Assuming all metrics can be filtered via the relationship of the fact table to the date table, the new column makes it easy to build the visuals which will always reflect the prior weekday per the requirements (ie show Friday on Monday, etc).

Power Query (M) Example

Maybe the SQL view isn’t an option or maybe Power Query (M) is preferable to the BI developer. The following M expression adds the same column as the SQL view via Power Query (M) variables and functions:

CurrentDate = DateTime.Date(DateTime.LocalNow() + #duration(0,-4,0,0)),

PriorWeekDate =
if Date.DayOfWeekName(CurrentDate) = “Sunday” then Date.AddDays(CurrentDate,-2)
else if Date.DayOfWeekName(CurrentDate) = “Monday” then Date.AddDays(CurrentDate,-3)
else Date.AddDays(CurrentDate,-1),

Source = AdWorksSQLServer,
FinDate = Source{[Schema = “BI”, Item = “vDim_FinDate”]}[Data],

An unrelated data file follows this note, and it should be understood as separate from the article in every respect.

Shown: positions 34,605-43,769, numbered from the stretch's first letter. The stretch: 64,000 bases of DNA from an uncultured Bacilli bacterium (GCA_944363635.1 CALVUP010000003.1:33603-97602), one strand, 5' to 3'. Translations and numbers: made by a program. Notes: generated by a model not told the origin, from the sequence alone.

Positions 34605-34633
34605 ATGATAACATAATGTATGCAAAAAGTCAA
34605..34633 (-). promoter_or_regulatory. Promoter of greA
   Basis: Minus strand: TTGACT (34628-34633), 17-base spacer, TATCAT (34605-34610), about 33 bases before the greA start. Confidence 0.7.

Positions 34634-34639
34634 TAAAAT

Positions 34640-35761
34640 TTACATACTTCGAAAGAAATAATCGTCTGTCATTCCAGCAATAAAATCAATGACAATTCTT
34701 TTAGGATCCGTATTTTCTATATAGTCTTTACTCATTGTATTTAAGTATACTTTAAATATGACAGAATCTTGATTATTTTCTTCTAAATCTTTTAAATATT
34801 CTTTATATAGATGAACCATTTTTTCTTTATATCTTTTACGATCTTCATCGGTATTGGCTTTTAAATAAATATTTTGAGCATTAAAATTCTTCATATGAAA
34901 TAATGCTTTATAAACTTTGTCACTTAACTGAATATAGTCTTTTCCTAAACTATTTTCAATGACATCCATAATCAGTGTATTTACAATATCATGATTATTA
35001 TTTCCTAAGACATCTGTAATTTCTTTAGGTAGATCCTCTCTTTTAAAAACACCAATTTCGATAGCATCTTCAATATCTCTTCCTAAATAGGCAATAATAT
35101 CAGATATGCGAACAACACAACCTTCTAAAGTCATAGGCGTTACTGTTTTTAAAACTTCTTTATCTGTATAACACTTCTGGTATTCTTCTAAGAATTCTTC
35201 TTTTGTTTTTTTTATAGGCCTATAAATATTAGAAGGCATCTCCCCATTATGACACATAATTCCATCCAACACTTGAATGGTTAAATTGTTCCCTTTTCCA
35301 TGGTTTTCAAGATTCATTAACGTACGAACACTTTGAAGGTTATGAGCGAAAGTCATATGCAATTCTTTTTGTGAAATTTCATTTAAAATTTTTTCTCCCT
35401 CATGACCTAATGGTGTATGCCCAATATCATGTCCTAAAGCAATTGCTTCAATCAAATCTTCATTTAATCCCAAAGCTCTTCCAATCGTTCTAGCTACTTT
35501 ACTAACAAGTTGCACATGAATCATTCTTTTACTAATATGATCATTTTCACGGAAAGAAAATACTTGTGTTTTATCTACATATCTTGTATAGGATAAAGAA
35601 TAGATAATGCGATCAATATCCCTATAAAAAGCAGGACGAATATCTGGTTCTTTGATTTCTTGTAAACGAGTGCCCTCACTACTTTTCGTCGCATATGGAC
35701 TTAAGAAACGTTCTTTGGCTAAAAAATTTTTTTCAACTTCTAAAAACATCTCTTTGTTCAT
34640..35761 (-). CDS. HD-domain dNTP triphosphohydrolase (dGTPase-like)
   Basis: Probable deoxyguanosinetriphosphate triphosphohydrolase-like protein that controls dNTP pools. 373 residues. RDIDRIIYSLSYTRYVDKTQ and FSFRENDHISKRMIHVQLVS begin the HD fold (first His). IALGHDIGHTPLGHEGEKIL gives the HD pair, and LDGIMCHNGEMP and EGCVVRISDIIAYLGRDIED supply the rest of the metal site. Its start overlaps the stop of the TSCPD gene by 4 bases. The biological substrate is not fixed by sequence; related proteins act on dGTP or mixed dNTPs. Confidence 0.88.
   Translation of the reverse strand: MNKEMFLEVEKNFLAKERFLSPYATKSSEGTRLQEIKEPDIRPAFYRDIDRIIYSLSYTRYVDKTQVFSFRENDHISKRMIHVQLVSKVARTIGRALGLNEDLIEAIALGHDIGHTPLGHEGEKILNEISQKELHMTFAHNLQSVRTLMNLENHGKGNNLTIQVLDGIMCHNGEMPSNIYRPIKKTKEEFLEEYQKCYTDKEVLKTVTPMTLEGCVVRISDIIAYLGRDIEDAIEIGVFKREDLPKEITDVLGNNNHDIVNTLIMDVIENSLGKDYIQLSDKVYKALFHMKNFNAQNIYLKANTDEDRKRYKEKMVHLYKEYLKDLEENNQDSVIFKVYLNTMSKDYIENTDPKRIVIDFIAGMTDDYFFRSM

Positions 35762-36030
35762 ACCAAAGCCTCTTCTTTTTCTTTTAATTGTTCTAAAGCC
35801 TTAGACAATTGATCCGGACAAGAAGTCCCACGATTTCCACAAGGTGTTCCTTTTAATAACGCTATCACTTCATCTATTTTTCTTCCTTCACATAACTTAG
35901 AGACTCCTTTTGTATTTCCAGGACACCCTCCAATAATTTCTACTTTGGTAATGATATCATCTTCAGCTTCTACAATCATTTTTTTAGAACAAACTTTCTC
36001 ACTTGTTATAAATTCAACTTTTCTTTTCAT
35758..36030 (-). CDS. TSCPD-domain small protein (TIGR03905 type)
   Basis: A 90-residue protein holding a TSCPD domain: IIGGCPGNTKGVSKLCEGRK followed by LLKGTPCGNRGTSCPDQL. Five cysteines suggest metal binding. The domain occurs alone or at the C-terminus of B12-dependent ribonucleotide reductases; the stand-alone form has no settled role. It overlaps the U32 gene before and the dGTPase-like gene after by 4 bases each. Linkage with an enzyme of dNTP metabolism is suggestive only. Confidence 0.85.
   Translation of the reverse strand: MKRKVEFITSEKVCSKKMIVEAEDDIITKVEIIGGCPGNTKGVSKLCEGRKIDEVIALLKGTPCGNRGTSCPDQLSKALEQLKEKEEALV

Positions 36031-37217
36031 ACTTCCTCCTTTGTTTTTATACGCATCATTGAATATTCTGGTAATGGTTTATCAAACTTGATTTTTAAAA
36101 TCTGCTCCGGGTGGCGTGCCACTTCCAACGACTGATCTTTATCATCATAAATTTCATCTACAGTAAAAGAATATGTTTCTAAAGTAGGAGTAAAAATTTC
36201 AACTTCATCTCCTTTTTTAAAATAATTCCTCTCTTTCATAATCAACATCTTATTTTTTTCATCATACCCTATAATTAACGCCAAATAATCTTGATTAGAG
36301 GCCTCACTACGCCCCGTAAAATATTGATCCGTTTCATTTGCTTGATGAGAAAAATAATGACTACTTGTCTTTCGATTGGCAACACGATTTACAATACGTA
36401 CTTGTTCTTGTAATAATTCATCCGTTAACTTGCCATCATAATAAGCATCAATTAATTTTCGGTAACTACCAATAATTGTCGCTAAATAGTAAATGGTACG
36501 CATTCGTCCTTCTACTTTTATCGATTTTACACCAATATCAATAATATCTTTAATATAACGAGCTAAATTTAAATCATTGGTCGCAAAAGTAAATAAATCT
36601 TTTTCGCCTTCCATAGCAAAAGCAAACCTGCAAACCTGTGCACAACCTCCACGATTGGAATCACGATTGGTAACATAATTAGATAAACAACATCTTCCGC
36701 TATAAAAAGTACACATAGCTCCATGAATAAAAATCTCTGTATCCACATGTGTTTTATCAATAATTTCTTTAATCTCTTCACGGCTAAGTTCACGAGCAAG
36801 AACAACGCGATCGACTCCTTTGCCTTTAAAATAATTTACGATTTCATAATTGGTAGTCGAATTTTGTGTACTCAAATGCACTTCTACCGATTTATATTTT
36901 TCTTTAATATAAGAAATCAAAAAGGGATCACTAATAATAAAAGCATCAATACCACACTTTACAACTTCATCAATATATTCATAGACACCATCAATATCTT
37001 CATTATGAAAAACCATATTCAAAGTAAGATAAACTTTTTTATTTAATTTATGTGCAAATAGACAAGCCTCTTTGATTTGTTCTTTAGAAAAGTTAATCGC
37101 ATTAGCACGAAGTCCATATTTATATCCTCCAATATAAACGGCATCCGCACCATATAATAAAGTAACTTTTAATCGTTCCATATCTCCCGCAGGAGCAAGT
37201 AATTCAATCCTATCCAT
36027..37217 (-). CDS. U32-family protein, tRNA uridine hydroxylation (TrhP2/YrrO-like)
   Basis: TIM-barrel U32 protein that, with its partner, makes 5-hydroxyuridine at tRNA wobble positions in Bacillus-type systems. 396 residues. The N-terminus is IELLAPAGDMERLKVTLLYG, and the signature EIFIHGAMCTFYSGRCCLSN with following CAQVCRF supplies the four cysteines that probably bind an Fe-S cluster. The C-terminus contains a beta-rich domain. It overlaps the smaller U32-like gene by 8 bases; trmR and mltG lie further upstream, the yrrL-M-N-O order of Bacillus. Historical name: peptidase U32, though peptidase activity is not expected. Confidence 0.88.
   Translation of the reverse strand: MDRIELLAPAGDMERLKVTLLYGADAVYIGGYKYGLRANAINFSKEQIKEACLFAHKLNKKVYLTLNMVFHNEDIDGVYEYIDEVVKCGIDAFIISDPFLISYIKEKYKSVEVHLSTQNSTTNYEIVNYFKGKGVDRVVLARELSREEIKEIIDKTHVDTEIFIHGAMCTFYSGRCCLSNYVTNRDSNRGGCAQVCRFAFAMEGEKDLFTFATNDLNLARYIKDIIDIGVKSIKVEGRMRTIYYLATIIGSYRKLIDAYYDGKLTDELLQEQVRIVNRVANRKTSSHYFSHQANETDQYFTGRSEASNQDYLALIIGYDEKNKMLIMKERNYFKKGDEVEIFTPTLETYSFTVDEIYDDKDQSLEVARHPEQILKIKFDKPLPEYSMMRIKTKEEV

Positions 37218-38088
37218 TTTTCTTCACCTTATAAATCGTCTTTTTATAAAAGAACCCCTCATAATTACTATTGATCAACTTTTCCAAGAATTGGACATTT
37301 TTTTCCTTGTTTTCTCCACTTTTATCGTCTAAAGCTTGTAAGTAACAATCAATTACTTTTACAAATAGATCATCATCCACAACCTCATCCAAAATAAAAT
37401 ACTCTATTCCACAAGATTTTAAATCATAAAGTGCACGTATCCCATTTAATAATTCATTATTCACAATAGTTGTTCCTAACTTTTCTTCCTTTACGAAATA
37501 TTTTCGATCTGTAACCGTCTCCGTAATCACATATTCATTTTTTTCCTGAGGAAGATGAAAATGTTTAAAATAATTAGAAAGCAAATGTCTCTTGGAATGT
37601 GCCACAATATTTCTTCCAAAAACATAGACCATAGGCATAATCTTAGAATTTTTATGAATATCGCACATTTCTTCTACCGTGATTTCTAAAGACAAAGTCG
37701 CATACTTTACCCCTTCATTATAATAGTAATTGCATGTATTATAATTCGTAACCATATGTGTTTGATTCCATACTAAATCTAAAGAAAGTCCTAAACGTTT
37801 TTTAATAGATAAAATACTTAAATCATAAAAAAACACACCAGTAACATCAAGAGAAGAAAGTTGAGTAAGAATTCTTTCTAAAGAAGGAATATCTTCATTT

PriorWeekDayFlag = Table.AddColumn(FinDate, “Prior Weekday Flag 2”, each
if [Date] = PriorWeekDate then “TRUE”
else “FALSE”, type text)

In this example, the CurrentDate variable adjusts for the four hour offset between EDT (Boston, USA) and UTC and then passes this date to the PriorWeekDate variable’s conditional logic (if Sunday….this..if Monday..that) to compute this date. Finally, just like the SQL view, the computed date is compared to the date column to produce a “Prior Weekday Flag 2” column. (A unique column name is required given the Prior Weekday Flag column that was added to the vDim_Findate view in the SQL example.)

The above Power Query (M) expression (the Date query) is fully folded into a single SQL statement for processing by the SQL Server database per the following image: